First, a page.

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Re: [Libunwind-devel] [RFC] _ULx86_64_tdep_trace returns off-by-one addr

From: Lassi Tuura
Subject: Re: [Libunwind-devel] [RFC] _ULx86_64_tdep_trace returns off-by-one addresses
Date: Tue, 6 Dec 2011 11:36:04 +0100

Hi Arun,

(I added libunwind list in copy.)

On Dec 6, 2011, at 7:28 , Arun Sharma wrote:

> On Sun, Dec 4, 2011 at 10:44 PM, Lassi Tuura <address@hidden> wrote:
>> I suppose in fast trace under "case UNW_X86_64_FRAME_SIGRETURN" we could
>> maybe fix things up with something like:
>> /* In x86_64 the signal frame is usually __restore_rt, and we didn't
>>    get there by a call, it's just set up to look like that on stack.
>>    Because of d->use_prev_instr we ended up reporting an address one
>>    byte before the function at previous frame. Fix that up now. */
>> if (depth)
>>   buffer[depth-1] = (uint64_t) buffer[depth-1]+1;
> Looks good. Please send me a patch.

Yeah will do once I've tested it. It's at least missing (void *) cast.

> Re: the differences between the fast/slow trace paths
> There are two primary use cases (there may be more I'm not aware of):
> * Profilers
> People generally care more about the sample being attributed to the
> right function vs the off-by-1.
> * Debuggers, core-dumper type
> I think it'd be good to be consistent with existing tools (eg: gdb) here.

Yes, agreed. Ours is mainly the profiling kind. While we track actual addresses
in the profile, as you say users will almost never see the detail, only symbols.

That said the call tree correctness is pretty important for us. Our target
community is less familiar with all the things compilers do to their code, and
our main codes have thousands of functions with smallish contributions, 0.1%
to 3% level each, from a sea of multi-million line code base. Optimisation
efforts tend to look at lots of functions with seemingly small contributions,
and it's good if any unexpected call tree structure, even at <0.1% level, is
always a real platform feature, not inaccuracies introduced by the tools.

>> IIRC in my tests the decrementing is definitely needed, or you'll get some
>> percentage of irrational results where function A calling B gets reported
>> as unrelated function C calling B, because C happens to follow the last
>> instruction of A, which happens to get profiled (or at other FDE boundary,
>> and you care for some reason, which could happen with hot/cold splits).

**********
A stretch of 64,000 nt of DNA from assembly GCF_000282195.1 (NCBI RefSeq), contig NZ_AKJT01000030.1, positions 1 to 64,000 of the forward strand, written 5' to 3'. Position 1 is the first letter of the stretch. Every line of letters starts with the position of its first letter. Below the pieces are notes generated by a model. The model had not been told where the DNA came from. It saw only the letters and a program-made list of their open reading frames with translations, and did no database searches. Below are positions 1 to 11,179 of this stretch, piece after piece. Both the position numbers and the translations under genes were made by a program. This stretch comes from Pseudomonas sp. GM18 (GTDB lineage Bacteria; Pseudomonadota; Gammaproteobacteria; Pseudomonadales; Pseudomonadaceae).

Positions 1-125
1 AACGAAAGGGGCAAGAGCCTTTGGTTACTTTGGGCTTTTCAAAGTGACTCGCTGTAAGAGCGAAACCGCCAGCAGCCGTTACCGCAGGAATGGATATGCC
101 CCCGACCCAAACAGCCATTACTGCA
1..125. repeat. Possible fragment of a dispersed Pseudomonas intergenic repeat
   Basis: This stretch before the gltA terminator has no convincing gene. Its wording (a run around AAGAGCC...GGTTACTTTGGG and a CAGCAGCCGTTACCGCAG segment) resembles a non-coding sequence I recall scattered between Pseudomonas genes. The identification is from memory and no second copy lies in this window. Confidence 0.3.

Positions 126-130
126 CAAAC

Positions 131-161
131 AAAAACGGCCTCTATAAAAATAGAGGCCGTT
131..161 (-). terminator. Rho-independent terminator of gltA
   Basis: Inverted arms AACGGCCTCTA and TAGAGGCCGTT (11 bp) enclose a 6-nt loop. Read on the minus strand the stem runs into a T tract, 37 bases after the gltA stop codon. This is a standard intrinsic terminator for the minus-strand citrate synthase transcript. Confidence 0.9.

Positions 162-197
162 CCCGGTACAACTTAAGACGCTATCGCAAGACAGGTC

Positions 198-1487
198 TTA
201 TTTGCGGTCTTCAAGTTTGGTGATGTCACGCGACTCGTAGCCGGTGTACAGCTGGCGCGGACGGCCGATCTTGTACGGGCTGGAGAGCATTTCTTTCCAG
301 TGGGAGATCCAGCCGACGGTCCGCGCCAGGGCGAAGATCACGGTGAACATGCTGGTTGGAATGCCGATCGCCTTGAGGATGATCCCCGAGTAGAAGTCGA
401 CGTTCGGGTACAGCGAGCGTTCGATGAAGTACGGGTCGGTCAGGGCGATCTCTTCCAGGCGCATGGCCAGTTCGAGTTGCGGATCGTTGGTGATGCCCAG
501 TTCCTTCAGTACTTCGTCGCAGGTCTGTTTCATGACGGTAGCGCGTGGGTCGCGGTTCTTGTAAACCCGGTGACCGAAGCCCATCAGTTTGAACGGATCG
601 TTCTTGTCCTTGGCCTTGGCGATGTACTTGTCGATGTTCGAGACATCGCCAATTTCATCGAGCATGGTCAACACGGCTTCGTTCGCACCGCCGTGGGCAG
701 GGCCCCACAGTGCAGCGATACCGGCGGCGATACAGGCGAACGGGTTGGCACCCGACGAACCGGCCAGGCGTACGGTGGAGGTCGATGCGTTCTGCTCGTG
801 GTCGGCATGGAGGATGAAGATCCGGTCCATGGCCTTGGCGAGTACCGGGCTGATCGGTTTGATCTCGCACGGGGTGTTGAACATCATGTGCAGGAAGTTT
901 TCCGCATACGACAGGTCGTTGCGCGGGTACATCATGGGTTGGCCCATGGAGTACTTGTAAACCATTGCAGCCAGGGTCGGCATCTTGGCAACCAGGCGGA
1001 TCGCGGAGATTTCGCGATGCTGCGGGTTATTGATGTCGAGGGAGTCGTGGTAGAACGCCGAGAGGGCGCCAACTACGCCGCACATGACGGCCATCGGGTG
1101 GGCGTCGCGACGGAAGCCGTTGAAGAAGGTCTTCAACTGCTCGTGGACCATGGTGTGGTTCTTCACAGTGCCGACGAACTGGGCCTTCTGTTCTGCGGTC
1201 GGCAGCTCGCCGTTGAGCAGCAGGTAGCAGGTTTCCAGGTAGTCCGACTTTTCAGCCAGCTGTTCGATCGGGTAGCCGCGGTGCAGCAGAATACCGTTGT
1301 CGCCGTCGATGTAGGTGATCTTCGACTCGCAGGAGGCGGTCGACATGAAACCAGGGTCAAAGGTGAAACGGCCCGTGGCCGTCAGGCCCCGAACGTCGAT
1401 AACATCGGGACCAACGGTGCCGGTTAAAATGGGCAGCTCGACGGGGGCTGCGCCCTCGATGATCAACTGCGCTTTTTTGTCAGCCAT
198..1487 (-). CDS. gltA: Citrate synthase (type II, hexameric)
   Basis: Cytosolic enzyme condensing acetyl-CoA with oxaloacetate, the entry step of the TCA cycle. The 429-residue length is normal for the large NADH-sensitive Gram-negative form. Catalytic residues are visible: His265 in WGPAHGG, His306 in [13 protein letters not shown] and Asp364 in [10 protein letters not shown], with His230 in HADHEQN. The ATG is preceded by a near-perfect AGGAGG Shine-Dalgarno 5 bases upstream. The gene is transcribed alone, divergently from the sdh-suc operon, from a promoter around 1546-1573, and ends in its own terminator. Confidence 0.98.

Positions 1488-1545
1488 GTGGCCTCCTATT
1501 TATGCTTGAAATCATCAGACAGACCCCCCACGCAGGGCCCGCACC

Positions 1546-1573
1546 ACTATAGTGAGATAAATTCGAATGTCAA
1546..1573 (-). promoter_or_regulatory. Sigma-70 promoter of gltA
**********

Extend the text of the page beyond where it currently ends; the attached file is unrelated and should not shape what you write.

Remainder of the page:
> Do you have a test case or a conceptual example where things are still
> broken? Eg: a profiler using libunwind attributes samples to the wrong
> func? I can think of funcs that never return. Anything more common?

We use libunwind fast trace via unw_backtrace(), and use the addresses as-is.
With that I am not aware of anything other than the issue found by Paul, apart
from the standard issues with inaccurate unwind info (compiler / system issues),
some special cases with missing unwind info (_init, __do_global_ctors_aux, needs
compiler crt*.o to be built with unwind info) and sporadic hangs inside dynamic
linker - all of which are not problems in libunwind itself.

For us the single largest source of bad call trees is still inaccurate unwind
info. Fortunately majority of those are obviously wrong - a hex address not in
any function - and on the decline with o/s and compiler updates.

Yes, compilers put calls to no-return functions at end. In C++ it includes the
exception handling, __cxa_throw to throw exceptions and say _Unwind_Resume for
exception continuation, which do get profile hits. Very longjump-y C code could
see similar issues. The __assert_fail family obviously rarely get profile hits.
I assume debuggers and crash reporters care about getting that part right.

Without use_prev_instr correction, mainly using unw_step() + unw_get_reg() and
not correcting the IP value, would have accuracy problems. If you use IP as-is,
the above issues, plus a debugger type app looking up info by address would be
suboptimal. If you always use IP-1, you miss what use_prev_instr fixed.

There's some special cases to mind: 1) functions optimised to a single jump
instruction, 2) functions made of a single call, possibly no-return target, and
3) functions with multiple entry points where the first one continues into the
next one. The latter are rare, except there are several foo, foo_nocancel pairs
in GLIBC. There's no call in 1, and I've not seen 3 with a call in it. I have
seen 2 generated by optimiser splitting out cold part of an inlined function.

BTW, it's common at least in our code to have a jump as the last instruction in
a function, say for a loop or a sibling call optimised to a jump. I spent quite
a while verifying those came out with IP in the right function. Off the top of
my head I don't recall what triggered that particular debugging episode, but we
did have some of those reported in the wrong function at one point. AFAIK, it's
all fine for unw_backtrace() these days.


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